Meeting God on the Road -- An Advent Lectionary Meditation

Meeting God on the Road

            There is a constant temptation to box-in and control God.  We seek to define God in ways that allow us the ability to determine what God is and can be and do.  We build temples and churches and we invite God to inhabit them, and as soon as God enters, we seek to shut the door.  Magic is designed to manipulate the supernatural, and religious rites are often designed to do much the same thing.  There is a place for theological reflection and even defining what we believe about God and God’s interactions with the world, but is not God bigger than these constructions?  In the story that emerges out of 2 Samuel, David wants to build a temple for God to dwell in, but had God asked for a Temple?  Did God need a Temple?  Or is God content to meet us on the road?   As Joerg Rieger writes in his book on Traveling,  when we believe that God is primarily housed in our sanctuaries, out of which we carry God to hither and yon, we fail to understand what God is doing and where.  Indeed, this “entity” might not even be God (Traveling, p. 34).

            As we near the end of our Advent journey, we are confronted with the stories of the incarnation, of the indwelling of humanity by God in the person of Jesus.  This concept of incarnation reminds us that God is present with us – not in temples made by human hands, but in the one who embodies God’s grace and mercy and meets us on the road.  The question is; are we ready to meet God in the places God chooses, or are we determined to keep God in the box?

            There is a strong connection between the reading from 2 Samuel 7 and the gospel reading from Luke.  Both speak to the promise of David’s kingdom, a dynasty that according to Samuel shall last forever.  In the gospel, Jesus stands before us as the chosen heir of this dynasty, but as we learn from the entire story, it is a different kind of realm than perhaps the author of 2 Samuel envisioned.  The passage from 2 Samuel begins with David pondering the fact that while he has a nice house made of finest cedar from Lebanon, God is still living in a tent.  David has settled in, but God is still living like a nomad, and David doesn’t think this is a good idea.  Therefore, David proposes to Nathan the prophet that a permanent temple be built so that God can settle in and be comfortable in the land.  Nathan at first thinks this is a good idea.  But, God has other ideas.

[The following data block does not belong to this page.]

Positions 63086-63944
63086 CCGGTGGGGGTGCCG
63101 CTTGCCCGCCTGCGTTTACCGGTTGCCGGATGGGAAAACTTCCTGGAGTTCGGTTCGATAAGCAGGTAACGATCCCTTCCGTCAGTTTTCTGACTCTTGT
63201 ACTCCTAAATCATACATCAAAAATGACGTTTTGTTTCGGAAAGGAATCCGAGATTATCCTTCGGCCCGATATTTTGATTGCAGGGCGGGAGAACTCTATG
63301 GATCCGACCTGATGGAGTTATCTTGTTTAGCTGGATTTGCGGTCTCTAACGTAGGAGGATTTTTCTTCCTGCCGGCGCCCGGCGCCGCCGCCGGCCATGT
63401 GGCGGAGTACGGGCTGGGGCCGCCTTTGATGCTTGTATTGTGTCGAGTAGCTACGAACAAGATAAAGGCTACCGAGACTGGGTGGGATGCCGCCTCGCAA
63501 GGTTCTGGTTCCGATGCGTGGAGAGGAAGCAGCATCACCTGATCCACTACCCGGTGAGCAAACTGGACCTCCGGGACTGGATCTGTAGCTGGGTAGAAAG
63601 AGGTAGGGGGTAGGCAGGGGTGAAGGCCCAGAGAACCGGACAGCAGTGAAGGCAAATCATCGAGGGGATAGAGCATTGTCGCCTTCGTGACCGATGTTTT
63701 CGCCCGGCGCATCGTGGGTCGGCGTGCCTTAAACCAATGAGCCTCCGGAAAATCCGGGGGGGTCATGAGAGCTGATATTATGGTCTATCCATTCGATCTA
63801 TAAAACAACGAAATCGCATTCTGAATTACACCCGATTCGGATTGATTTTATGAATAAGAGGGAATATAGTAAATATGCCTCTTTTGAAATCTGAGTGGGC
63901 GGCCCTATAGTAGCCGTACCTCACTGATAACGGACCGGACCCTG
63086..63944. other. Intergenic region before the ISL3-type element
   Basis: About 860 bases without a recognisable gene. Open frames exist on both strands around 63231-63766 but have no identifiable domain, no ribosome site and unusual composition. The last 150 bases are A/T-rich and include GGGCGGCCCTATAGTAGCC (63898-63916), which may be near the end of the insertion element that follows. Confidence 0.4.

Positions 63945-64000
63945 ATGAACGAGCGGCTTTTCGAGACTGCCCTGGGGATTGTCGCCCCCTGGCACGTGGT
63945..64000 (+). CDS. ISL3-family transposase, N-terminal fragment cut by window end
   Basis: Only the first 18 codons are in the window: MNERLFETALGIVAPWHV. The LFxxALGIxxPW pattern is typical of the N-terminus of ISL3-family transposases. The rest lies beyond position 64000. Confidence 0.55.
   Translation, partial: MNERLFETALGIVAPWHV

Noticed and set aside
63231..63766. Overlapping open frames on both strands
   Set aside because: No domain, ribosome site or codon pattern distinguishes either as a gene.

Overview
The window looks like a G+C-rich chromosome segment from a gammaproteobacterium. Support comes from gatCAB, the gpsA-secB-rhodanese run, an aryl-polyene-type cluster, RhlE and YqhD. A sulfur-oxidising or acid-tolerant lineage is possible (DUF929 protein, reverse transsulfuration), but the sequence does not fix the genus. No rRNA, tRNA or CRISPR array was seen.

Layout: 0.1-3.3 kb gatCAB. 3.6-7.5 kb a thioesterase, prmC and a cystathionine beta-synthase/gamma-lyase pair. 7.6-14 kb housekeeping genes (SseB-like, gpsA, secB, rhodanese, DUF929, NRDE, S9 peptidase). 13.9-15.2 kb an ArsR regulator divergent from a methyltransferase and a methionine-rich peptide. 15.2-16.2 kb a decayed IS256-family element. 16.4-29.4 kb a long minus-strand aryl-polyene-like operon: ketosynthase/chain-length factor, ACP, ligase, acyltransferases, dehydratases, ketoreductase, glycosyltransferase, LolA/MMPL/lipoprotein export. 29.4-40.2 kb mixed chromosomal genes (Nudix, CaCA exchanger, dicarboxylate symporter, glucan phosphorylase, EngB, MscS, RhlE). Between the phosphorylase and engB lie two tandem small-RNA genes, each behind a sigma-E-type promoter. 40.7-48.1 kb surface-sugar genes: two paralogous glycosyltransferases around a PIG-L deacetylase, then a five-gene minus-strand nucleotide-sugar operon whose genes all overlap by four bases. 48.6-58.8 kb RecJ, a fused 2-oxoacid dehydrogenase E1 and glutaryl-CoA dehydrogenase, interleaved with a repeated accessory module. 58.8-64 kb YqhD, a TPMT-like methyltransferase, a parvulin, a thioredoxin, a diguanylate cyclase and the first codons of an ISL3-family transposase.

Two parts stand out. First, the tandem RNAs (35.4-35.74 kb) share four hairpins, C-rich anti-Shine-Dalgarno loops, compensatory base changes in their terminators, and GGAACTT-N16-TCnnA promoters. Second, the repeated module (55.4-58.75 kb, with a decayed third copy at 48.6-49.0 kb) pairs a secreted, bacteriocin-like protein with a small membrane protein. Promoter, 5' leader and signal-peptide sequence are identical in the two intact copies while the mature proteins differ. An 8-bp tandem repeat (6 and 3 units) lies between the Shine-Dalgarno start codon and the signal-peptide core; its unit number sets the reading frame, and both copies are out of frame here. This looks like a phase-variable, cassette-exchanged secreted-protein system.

In a dream Yahweh speaks to Nathan and suggests that David is probably not the person to build a temple (and Solomon is credited with this venture), but that’s really beside the point.  Yahweh asks:  I’ve never lived in a Temple before, but instead I’ve been traveling with the people in a Tent, and never did I ask:  “Why haven’t you built me a cedar temple?” (vs. 7 CEB).  David may feel the need for a nice palace, but God is not to be confined to such a permanent spot.  No God desires to be out there on the road.  Now, God is gracious in responding to this suggestion and therefore the God who took David from the pasture to the throne and who eliminated David’s enemies, has chosen to provide a home for the people of God where they can live without being disturbed – so that “cruel people will no longer come and trouble them like earlier when I appointed judges and I’ll give rest from your enemies” (vs. 10-11).   Although a series of Temples will be built, God is not limited by these monuments made of human hands.  Thus, whether there is a Temple or not – God remains free to act and engage us on the road, where we live and have our being.

            In the Gospel reading for this fourth Sunday of Advent we hear the annunciation to Mary that God has chosen to favor her with the blessing of bearing a child who will be called the “son of the Most High.”  Her child will receive David’s throne and will rule over Israel forever.  This seems to be the answer to the promise issued in 2 Samuel, but as the continuing story demonstrates the nature of this kingdom is much different from what may have been envisioned when these words of 2 Samuel were penned. 

For her part, Mary shows a bit of curiosity as is to how all of this might happen since as yet she’s still a virgin.  Although she has questions she appears willing to listen to this angelic messenger who has brought her a message of great importance.  Too often when we read a text like this we get caught up in the particulars – like Luke’s declaration that Mary has yet to have sexual relations with a man.   There is a tendency to import into this statement theological meaning that may not be there – for instance proof of Christ’s divinity.  Rather than get bogged down in this debate, perhaps we can think about the broader question of God’s choice of this young woman from the backwater town of Nazareth who is engaged to Joseph, but not married to him (she hasn’t consummated the marriage).   As John Buchanan notes God often chooses those who are living on the margins to be the agents of God’s work in the world.  He writes:  “Mary reminds us that God can use modest men and women who do not seem to have much to commend them, not much that the world recognizes as important and powerful” (Preaching God's Transforming Justice, B, p. 31).